difference between ‘is’ and ‘==’ [duplicate]
Is there any difference between “foo is None” and “foo == None”?
Quite a simple question really.
Whats the difference between:
if a.b is 'something':
if a.b == 'something':
excuse my ignorance
The first checks for identity the second for equality.
The first operation using
is may or may not result in
True based on where these items, i.e., strings, are stored in memory.
a='this is a very long string' b='this is a very long string' a is b False
Checking, id() shows them stored at different locations.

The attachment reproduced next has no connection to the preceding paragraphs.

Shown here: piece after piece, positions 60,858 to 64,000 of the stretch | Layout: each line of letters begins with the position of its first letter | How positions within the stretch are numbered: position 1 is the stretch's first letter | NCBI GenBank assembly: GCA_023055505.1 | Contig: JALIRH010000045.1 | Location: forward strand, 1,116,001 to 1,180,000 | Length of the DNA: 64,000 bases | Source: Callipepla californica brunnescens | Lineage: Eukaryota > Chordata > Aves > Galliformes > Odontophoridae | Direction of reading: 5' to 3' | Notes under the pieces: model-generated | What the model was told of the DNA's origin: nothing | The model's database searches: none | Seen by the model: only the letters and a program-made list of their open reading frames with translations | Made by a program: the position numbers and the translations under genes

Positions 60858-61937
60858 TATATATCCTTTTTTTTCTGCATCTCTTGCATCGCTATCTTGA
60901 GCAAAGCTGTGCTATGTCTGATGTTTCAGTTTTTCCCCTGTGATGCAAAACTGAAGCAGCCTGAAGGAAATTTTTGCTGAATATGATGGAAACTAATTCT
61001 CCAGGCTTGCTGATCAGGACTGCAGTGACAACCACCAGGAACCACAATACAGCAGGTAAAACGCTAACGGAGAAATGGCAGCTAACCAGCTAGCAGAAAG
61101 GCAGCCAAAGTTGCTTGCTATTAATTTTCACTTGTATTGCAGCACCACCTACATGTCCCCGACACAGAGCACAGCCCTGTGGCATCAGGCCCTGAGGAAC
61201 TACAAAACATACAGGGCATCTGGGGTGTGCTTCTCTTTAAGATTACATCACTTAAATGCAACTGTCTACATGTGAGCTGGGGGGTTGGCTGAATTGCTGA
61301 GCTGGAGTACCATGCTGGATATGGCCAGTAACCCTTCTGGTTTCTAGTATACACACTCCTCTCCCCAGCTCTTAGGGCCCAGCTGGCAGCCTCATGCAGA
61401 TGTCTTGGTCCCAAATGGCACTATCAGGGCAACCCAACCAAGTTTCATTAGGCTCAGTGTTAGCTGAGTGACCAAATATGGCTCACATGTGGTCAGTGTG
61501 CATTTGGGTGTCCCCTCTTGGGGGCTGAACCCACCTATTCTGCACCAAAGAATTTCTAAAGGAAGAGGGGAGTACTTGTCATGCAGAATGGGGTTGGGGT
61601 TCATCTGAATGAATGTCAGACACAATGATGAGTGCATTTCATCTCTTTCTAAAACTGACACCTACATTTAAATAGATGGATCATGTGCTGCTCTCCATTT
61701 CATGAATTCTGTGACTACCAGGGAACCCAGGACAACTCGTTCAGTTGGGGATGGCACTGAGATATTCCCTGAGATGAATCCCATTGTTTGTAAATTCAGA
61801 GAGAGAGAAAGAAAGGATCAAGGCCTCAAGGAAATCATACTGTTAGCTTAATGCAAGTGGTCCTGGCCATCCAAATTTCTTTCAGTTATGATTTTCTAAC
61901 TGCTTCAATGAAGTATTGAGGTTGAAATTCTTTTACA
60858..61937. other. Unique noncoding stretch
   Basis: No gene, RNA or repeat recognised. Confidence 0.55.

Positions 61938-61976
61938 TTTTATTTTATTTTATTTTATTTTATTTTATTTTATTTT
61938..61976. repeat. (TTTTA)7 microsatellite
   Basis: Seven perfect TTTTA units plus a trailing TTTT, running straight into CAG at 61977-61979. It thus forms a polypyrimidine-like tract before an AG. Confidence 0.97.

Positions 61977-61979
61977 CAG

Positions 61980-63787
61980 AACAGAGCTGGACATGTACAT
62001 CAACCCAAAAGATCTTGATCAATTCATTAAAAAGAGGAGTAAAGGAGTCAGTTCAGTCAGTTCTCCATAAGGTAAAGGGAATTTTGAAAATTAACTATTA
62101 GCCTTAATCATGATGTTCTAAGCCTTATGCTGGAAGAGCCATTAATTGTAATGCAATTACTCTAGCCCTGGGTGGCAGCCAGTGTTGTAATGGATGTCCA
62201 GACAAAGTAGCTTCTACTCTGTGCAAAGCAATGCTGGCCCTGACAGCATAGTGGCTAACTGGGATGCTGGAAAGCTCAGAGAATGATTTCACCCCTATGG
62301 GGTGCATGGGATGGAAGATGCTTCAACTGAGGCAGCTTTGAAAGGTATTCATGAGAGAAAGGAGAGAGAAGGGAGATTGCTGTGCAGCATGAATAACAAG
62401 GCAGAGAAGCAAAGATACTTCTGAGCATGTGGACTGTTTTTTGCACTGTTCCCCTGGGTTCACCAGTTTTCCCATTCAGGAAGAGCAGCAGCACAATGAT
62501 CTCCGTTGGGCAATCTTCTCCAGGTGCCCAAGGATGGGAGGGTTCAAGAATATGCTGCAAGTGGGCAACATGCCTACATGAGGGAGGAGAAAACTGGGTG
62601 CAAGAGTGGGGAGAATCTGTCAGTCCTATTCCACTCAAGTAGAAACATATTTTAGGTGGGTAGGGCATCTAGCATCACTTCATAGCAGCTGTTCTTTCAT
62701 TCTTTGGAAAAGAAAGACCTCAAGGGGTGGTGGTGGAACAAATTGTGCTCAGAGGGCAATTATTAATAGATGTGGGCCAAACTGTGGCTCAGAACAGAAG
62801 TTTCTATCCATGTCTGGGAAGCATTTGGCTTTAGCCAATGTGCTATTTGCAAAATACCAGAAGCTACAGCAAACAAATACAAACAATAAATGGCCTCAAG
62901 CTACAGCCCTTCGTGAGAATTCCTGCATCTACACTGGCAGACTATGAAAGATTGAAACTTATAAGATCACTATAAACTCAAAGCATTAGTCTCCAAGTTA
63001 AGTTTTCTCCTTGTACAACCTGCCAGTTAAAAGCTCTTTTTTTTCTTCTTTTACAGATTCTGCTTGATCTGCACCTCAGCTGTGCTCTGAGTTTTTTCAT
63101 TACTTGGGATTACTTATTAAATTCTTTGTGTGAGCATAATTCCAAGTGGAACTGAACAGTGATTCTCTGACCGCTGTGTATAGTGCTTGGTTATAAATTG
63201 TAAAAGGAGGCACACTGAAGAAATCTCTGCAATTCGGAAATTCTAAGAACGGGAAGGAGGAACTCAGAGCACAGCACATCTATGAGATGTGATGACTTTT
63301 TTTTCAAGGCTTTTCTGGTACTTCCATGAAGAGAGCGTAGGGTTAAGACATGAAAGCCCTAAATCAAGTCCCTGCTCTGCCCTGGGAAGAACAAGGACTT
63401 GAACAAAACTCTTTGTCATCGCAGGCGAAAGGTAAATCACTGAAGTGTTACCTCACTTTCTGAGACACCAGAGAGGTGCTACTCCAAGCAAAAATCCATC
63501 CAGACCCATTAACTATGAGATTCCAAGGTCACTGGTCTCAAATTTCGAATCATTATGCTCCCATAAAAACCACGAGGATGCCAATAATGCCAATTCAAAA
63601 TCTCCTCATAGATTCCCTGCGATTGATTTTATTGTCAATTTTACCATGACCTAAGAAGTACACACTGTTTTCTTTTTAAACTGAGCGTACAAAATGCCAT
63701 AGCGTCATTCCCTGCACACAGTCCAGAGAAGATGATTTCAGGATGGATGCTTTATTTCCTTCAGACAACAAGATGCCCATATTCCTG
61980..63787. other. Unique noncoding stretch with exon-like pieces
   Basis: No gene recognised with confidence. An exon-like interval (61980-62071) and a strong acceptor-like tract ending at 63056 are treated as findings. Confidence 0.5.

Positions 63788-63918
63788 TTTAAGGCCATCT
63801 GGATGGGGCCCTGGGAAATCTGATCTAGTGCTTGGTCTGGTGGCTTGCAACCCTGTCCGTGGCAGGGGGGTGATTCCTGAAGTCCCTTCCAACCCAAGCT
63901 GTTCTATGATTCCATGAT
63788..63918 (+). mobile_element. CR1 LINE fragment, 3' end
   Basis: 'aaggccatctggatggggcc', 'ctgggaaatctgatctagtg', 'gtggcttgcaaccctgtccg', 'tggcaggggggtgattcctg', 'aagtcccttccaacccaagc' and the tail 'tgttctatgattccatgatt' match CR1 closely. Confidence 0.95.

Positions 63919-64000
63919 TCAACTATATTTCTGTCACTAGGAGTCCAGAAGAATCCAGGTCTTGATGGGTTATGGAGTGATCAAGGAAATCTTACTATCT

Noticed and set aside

id(a) 62751232 id(b) 62664432
The second operation (
==) will give
True since the strings are equal.
a == b True
Another example showing that
is can be
False (compare with the first example), but
== works the way we’d expect:
'3' is '3' True
this implies that both of these short literals were stored in the same memory location unlike the two longer strings in the example above.
'3' == '3' True
No surprise here, what we would have expected.
is uses id() to determine if the same objects in memory are referred to (see @SvenMarnach comment below for more details)